The Communications Conundrum – Why Engineers Need Public Speaking Skills

Well, it’s officially Blogtober!  Blogtober is all about the community.  Blogging is only a part of contributing what you know for the greater good.  Once you start contributing, it is extremely satisfying.

As a leader of two VMware User Groups, the holy grail in the community is to find a community member that is willing to speak in public and watch what it does to their IT career.  It is very difficult to find folks willing to present, but when a community member that gets the presentation bug, an amazing thing happens.  You don’t need to find them anymore, they find you!  I have seen it several times, and my goal is to do anything I can to help groom future community members to help get them to the next level.

I decided it was worth the time to form a professional development presentation and try it out at a couple events in Q4 of 2017.  The two events will be the Atlanta UserCon on October 19th, and one of the largest Minnesota IT Conferences (The Minnesota State Government IT Symposium) on December 6th.  The presentation isn’t finished yet, but this is the idea.

Everyone is aware of the stereotype.  The IT Engineer has historically been pigeon-holed as the socially awkward, flood-pants-wearing, top-shirt-buttoned introvert that has been portrayed on many a TV show.  Whereas this stereotype isn’t always incorrect, the fact remains that most Information Technology Engineers should make it a point to hone their public speaking skills.  Here are some common excuses why these people don’t want to present.

  • I don’t have anything I am working on that interests this crowd.
  • My work won’t let me present on anything due to disclosure rules.
  • I’ve got a big project coming up… maybe I will present on it after it’s over!
  • I don’t have enough time, I’m too busy!
  • I’m too shy… and my job doesn’t require public speaking anyway.

The first step in alleviating these concerns is to make sure the prospective speaker understands they may be mistaken.  Once you get through the “why not”, you can move on to the “why.”

Engineers may not understand that lots of people are fascinated by simple, operational presentations.  We all want to know what others are doing.  Most audiences are formed by folks from many verticals, and all organizational sizes.  Leaders should enable SMB customers to present by creating a platform for those speakers to flourish.

Engineers that are worried about disclosure rules are typically from larger enterprises.  If that is the case, make sure that they know there is value in presenting on a concept or strategy, and not an actual production environment.  Sometimes a large enterprise test environment will be exempt from these disclosure rules.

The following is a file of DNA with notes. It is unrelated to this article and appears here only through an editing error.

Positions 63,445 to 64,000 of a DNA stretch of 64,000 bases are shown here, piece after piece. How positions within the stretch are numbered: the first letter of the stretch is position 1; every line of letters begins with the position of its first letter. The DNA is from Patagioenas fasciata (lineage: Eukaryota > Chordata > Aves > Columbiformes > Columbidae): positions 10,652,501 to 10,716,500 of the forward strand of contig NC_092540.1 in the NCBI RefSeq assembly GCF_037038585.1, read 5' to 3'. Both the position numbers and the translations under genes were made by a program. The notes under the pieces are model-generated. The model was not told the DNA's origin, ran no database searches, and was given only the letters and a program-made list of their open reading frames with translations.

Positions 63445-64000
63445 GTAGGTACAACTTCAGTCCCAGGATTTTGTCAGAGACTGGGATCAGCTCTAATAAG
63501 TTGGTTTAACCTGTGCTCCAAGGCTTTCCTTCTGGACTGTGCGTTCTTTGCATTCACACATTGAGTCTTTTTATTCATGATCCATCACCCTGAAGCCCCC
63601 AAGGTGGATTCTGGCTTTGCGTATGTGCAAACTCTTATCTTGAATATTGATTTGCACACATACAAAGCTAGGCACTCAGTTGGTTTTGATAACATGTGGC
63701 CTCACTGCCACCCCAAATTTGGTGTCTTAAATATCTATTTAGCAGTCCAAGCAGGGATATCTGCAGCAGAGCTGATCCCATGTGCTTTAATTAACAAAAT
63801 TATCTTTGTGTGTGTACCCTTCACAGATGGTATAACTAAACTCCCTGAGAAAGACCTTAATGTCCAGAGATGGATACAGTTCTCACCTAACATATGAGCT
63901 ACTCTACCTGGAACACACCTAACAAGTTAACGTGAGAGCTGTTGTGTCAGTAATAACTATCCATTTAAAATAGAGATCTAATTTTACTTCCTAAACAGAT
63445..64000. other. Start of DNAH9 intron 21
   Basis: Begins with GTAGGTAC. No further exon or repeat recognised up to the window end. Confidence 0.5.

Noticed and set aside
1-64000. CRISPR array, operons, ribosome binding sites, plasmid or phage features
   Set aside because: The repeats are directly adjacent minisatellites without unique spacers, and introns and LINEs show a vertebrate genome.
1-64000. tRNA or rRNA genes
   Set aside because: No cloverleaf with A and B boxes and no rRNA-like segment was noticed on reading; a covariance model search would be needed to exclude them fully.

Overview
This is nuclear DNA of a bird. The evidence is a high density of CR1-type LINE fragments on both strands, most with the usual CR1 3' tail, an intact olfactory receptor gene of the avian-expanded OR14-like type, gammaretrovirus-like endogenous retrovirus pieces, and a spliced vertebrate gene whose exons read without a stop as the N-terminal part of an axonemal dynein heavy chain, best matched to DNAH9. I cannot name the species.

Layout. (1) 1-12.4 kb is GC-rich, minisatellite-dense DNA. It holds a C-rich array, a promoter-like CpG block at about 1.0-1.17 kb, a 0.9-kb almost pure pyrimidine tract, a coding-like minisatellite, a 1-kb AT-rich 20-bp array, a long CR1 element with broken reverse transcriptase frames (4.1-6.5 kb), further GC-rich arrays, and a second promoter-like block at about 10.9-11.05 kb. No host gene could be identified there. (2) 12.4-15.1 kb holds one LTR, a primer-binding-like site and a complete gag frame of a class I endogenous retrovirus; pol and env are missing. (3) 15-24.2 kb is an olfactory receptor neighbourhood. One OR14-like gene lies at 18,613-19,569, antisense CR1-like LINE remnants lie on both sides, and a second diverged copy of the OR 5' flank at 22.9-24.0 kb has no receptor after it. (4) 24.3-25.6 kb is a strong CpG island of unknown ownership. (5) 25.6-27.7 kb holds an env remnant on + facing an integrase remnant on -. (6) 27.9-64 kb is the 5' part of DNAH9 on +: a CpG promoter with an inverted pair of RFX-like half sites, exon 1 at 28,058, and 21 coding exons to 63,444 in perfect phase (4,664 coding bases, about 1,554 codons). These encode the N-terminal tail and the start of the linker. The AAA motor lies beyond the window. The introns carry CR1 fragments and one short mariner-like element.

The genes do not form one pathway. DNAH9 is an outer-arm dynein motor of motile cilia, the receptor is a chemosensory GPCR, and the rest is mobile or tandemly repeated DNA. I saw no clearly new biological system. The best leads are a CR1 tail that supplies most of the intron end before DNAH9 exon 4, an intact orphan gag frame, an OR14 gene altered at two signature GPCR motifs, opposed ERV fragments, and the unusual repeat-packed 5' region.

It is understandable that a large project could be a great opportunity for a presentation.  The fact is, that large project can often turn from a 3-6 month endeavor to something that lasts a year or more or never truly finishes at all.  There is good value in presenting on the earlier phases in a project.  Sometimes a presentation on how you arrived to your decisions regarding product selection, architectural decision-points, or infrastructure components, make for an interesting breakout.

Engineers who claim they are too busy may have their priorities out of whack.  I have seen many groups that claim they are too busy, yet their processes are making it impossible for them to become more productive.  Now for my favorite analogy.  Back in 6th grade, I took my first typing class.  I remember how frustrating it was.  Why would I possibly want to learn to type?  I could hunt-and-peck to about 20 words-per-minute.  Once I started learning how to type properly, my production was reduced to around 10 words-per-minute.  Down the road, I got better and increased my output to a much higher level than my best hunt-and-peck days.

Automation provides the same analogy.  Using a GUI that is familiar will bring a standard level of production that will plateau.  Learning to script will reduce your productivity while you are learning the skill, but far surpass it once you have mastered it.

Why the above analogies? A team that is having trouble communicating will reduce its productivity.  Simple miscommunication will increase the amount of time it takes to finish a project.  Presenting in public is a great way to practice organizing your ideas in a way that is understood by those in your audience.  This will save you time in the end.

Now on to the “why”. For the Engineer that says they are too shy and their job doesn’t require public speaking… don’t be too sure your job doesn’t require it.  Although it may not require “public” speaking, there are many times that you may need to “present.”  It may just be a simple thought you are trying to convey to a colleague.  It may be your CTO asking you why we need a product that just so happens to be your livelihood at your job.  It might be your lead architect asking you critical questions about a change you are making at your CAB meeting.

There are many opportunities for you to present at work.  Honing your public presentation skills are the best way to gather your thoughts, and present them in an understandable manner.

The most important thing to understand, is people want to hear what you have to say.  I have sat through many post-VMUG UserCon event briefings.  Each time we talk about the feedback ratings for the community sessions, they are usually the highest rated sessions compared to VMware breakouts, and vendor breakouts.  This includes the first-time presenters we have invited.

If you are thinking about presenting at a local group meeting, or a conference, I hope this helps get you over the hump.  Try it out!

 

 

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